Starring: Patton Oswalt, Kevin Corrigan, Michael Rapaport
Writer/Director: Robert Siegel
Company: First Independent Pictures
Football fans, for lack of a better term, are completely insane. To them, the sport is a religion and even on days where the wind chill would kill a polar bear, they are out in the stadium shirtless, all for the sake of showing off their team’s colors. Robert Siegel’s (The Wrestler) directorial debut, Big Fan, tackles this obsession head on in a film that is not only darkly funny, but also serious and uncomfortable at the same time.

Patton Oswalt stars as Paul Aufiero, a 35 year old parking garage worker who still lives with his mother and has no prospects for any kind of hopeful future. He is also a ridiculously hardcore fan of the NFL team the New York Giants, getting what joy he can out of life through them and by calling into a local radio show and ranting about how great they are, much to the chagrin of a fellow caller (and Philadelphia Eagles fan) known only as Philadelphia Phil (Michael Rapaport). Along with his best friend Sal (the vastly underrated Kevin Corrigan), they travel every Sunday to Giants Stadium, joining in on the tailgate party but watching the game on a TV in Paul’s truck. One night, they spot Giants QB and Paul’s idol Quantrell Bishop (Jonathan Hamm) at a gas station and follow him into the city to a club. Through a misunderstanding, Quantrell attacks Paul and puts him in the hospital. In the aftermath, Paul’s lawyer brother Jeff (Gino Cafarelli) and others try to get Paul to press charges and put Quantrell in jail…but if he does this, then the Giants lose their chance at the Super Bowl. What’s a Big Fan like him to do?

Big Fan is the personification of dark comedy. At times, you will laugh and it’s a good time, and others…not so much. The character of Paul is complicated. You want to feel sorry for him, as he’s quickly headed towards 40 with no direction and no desire to grow up. He’s content with his crappy life, with his mother doing everything for him, and instead of trying, he just hides in his football fandom. In short, he’s the kind of person you would associate with the stereotype of a Dungeons and Dragons nerd. He calls into the radio show every night just to read off rants about the Giants, which is his one reprieve from his crappy life. That’s where people like him and know him. He’s not the lowly parking garage attendant, he’s “Paul from Staten Island”.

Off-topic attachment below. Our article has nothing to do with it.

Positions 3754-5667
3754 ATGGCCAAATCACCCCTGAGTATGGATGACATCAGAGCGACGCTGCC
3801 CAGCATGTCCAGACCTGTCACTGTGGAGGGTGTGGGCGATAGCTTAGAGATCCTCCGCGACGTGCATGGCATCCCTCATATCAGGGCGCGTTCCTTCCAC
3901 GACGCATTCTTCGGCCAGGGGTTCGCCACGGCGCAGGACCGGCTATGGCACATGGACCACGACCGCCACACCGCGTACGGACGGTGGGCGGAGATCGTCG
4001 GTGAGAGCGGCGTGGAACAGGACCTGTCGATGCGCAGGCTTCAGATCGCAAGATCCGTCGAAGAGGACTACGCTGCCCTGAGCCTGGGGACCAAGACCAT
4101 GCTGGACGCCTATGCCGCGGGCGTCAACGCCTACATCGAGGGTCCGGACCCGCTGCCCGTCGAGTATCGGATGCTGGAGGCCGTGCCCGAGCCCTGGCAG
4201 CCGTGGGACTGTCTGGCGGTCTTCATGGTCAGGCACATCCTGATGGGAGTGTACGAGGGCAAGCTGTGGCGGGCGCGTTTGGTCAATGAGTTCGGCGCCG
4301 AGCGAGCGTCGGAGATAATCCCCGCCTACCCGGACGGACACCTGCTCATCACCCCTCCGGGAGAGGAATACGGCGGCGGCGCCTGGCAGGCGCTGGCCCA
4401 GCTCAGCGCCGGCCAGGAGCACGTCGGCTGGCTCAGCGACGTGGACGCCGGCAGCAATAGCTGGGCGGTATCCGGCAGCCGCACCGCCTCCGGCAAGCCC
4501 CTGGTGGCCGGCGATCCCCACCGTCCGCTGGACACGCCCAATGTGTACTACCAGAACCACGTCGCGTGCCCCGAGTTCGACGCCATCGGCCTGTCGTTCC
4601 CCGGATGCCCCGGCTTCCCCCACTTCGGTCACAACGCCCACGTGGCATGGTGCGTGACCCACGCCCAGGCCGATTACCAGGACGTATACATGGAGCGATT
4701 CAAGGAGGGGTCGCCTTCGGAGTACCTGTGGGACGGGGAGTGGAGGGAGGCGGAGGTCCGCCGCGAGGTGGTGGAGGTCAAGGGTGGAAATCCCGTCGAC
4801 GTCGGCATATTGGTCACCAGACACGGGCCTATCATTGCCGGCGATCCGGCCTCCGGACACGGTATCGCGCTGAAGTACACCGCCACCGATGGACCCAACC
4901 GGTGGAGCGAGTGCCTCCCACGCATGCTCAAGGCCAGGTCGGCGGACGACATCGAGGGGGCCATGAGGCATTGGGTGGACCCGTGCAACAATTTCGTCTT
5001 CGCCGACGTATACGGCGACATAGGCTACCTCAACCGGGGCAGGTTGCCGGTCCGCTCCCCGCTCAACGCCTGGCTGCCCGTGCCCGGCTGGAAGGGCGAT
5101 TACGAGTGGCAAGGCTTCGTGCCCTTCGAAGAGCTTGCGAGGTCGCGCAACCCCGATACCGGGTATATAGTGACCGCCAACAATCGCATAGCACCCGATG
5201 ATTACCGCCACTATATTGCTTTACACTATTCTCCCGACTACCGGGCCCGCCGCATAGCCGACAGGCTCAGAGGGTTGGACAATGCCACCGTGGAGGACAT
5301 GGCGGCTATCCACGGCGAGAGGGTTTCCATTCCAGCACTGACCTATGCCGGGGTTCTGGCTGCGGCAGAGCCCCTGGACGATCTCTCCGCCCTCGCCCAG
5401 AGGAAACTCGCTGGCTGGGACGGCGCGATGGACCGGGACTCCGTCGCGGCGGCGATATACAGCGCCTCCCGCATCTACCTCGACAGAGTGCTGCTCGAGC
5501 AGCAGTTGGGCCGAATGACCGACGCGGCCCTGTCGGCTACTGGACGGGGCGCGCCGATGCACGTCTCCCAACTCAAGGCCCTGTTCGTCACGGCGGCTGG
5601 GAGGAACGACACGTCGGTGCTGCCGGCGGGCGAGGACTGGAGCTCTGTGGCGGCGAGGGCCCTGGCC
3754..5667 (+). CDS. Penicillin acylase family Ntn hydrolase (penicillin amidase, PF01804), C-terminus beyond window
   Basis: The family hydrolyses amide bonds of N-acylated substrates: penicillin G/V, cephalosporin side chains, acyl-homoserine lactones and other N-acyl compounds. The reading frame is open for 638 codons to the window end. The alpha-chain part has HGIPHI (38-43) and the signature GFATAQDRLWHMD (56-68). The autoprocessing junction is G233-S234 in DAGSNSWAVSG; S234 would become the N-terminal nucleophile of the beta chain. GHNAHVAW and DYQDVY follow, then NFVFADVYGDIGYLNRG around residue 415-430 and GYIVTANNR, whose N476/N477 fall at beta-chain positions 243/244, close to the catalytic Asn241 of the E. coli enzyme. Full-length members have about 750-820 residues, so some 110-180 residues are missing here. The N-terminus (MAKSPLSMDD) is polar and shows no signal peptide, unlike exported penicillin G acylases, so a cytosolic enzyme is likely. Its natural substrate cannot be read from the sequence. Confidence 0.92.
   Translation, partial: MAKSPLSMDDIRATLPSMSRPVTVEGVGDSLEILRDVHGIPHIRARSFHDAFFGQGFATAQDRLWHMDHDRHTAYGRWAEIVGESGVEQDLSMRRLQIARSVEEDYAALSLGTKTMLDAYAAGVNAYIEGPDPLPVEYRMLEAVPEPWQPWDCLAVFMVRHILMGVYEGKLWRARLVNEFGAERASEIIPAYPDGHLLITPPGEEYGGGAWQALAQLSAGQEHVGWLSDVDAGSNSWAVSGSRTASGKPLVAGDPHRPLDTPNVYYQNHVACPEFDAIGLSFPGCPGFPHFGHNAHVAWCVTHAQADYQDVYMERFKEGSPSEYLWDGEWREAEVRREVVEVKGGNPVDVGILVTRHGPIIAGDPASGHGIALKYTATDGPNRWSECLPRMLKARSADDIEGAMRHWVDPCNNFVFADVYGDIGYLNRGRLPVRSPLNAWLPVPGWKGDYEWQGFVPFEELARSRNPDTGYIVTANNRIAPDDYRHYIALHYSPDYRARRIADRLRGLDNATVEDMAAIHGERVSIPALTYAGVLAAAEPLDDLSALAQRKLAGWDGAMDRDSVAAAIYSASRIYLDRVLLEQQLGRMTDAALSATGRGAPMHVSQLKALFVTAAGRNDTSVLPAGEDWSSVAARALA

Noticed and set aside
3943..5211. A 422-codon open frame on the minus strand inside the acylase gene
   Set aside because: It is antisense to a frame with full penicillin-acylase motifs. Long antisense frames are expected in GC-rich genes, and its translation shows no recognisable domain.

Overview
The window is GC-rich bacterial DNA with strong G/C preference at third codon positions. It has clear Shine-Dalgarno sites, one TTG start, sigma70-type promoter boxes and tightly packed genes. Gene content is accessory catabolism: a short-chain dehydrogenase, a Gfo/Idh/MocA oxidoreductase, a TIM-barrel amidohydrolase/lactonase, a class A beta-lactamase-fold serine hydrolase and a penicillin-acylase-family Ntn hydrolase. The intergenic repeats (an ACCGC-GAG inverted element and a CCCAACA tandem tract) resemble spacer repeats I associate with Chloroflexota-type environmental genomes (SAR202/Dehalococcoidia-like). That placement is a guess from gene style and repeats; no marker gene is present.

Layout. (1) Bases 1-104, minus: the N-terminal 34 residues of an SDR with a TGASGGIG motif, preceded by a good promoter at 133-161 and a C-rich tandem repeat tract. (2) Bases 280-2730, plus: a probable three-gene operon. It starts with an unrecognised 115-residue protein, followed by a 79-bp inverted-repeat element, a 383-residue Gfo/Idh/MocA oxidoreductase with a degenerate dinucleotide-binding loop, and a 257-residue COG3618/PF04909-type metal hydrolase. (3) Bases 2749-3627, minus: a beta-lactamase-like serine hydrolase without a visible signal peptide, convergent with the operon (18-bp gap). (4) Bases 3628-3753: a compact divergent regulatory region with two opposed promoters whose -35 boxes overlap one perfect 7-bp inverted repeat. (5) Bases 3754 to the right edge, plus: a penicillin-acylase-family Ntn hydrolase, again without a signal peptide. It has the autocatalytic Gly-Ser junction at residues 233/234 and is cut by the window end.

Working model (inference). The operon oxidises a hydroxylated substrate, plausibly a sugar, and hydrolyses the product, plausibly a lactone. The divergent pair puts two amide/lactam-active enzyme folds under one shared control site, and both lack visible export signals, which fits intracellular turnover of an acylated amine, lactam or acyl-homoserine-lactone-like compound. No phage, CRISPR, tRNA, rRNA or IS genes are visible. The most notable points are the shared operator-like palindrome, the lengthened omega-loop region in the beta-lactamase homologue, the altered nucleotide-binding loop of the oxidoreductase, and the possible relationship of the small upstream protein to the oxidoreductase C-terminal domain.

At the same time, he takes his obsession way too far. Football is all he cares about, the Giants especially. When he and Sal spot Quantrell at the gas station, they aren’t even there, they are across the street. Instead of saying hi, they follow him to a club and they stalk him inside. Paul is not the healthy kind of fan; no healthy fan would do this. There is obviously something messed up there.

Big Fan is an absolutely fascinating movie, and a great directorial debut from Siegel. Patton Oswalt completely owns his role as Paul, playing the complex role far better than anyone could have anticipated, as he is primarily known as a nerdy stand-up comedian. Corrigan as his best friend Sal does great work once again and adds another great role in his character actor career. Rapaport is mainly a voice only role as the antagonizing Eagles fan who calls into the New York radio show, but he’s hilarious and his kind of fan is identifiable. Everyone who’s ever been at a sports bar or sports event has undoubtedly run across this kind of loudmouth fan before. Rapaport plays him to perfection.

The big conflict in the film is within Paul; does he sell out his favorite team and cause them to lose their best player, or does he keep his mouth shut and let an obviously volatile person go free just because he’s a star athlete? This felt like a refreshing plot, and it’s actually more complex than one would think. It also shows just how hardcore some people can be about their sports.

Big Fan is a character film, a short 88 minute movie about sports and the people who obsess over them. The strong performances of Oswalt and Corrigan coupled with an interesting premise and intriguing ideas make this movie definitely worth a watch…and make you think twice about crossing a hardcore football fan ever again.

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